Habitat seeks helping hands in Hurlock properties

HURLOCK — Do you live in North Dorchester? Looking to volunteer? Habitat for Humanity Choptank needs you in Hurlock, no experience necessary. A group of three to five people can really get a project off the ground.

Earlier this month, Habitat Choptank celebrated the sale of its 72nd home in Talbot and Dorchester counties. Since 1992, the nonprofit has provided mortgage financing to hard-working, lower-income individuals or families who cannot qualify for conventional financing. Following a screening process, approved homebuyers must maintain savings and put 300 hours of sweat equity into their homes or other projects.

Executive Director Nancy Andrew has hopes for Habitat in Hurlock. A home on Charles Street is among six open Habitat projects. The other five are in Cambridge and Easton.

Habitat Choptank owns three more vacant properties on Jackson Street in Hurlock. Ms. Andrew said she hopes to see Habitat build one home per year on Jackson Street.

“The first house we’re building (in Hurlock) is on a lot the town donated to us which is very generous,” Ms. Andrew said of the Charles Street project.

Crews are finishing the three-bedroom, one-bathroom home for Tynita Cummings, who currently lives in Hurlock and works for Caroline County Social Services. Kitchen cabinets are in, light fixtures and the heating and cooling system are being installed. Everyone is working at a pace to have Ms. Cummings in her home by the end of June.

A group of volunteers from Hurlock Elementary School helped construct the house.

“The principal at the elementary school (Linda Wilson) has been great. Volunteers from the school staff come out once a month to volunteer with us,” Ms. Andrew said. “That’s a lot to sustain, but they do. Even through the summertime, when school is closed, they’ve been coming out. And what Linda says is that they have a really great time.”

Tynita Cummings is working, too. She is close to finishing her 300 hours of sweat equity, and nearing her savings goals to qualify for a mortgage.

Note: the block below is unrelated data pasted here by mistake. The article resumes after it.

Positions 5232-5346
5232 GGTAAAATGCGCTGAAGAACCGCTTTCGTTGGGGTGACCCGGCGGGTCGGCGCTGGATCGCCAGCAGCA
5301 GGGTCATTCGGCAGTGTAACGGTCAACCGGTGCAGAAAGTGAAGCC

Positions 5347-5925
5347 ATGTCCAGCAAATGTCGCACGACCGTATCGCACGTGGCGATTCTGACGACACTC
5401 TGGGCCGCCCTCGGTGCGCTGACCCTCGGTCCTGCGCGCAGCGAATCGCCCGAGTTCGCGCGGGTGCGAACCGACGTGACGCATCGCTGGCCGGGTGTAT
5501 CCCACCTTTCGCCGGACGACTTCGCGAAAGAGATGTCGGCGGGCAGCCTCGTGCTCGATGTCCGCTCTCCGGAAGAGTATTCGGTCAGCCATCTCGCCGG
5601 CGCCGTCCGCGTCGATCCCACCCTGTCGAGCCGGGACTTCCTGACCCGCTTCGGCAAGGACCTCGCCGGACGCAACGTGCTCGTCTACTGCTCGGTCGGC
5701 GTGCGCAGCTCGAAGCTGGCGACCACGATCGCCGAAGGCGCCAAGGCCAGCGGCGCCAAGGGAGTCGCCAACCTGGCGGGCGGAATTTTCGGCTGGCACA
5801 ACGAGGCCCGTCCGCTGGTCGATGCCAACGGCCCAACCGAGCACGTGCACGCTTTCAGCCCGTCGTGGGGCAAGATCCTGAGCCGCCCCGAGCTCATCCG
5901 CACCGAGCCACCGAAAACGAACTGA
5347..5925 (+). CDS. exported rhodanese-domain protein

Ms. Cummings, “was doing her job to help other people,” when she first established her relationship with Habitat Choptank, Ms. Andrew said. Ms. Cummings was at an outreach event for Caroline County Social Services. Pat Ingram, who works in outreach for Habitat Choptank, was at the same event. Ms. Andrew would like to make similar connections in Hurlock and the surrounding area.

While the Charles Street home has, “come along great,” Ms. Andrew said, “we’ve relied on our Easton volunteers. We’re at the point that we need them back in Easton.”

Ms. Andrew refers to her crews based on their primary work location. Her Easton crew comes mostly from Talbot County, including Tilghman Island and Trappe.

“The traditional way that we go about it, in every community, we have a crew of weekday volunteers,” Ms. Andrew said. “We need like three or four people.”

In Cambridge, a corps of about three local volunteers work once a week in the city. They are supported by building experts who are willing to guide and train the folks who are less experienced in home building and power tool use. A couple people from Queen Anne’s and Talbot counties frequently trek to Cambridge to help. Everyone gets to take a break, go on vacation, etc.

“Our Cambridge crew is Cambridge people,” Ms. Andrew said. “They don’t need to be experts. What it takes for these crews to be successful is they like one another. That’s what really got us going in Cambridge.”

Ms. Andrew is hoping to establish a similar model in Hurlock. She is looking for volunteers who can commit to working once a week and the first Saturday of each month.

For more information about Habitat Choptank, to volunteer or make a donation, call 410-476-3204 or visit www.HabitatChoptank.org.

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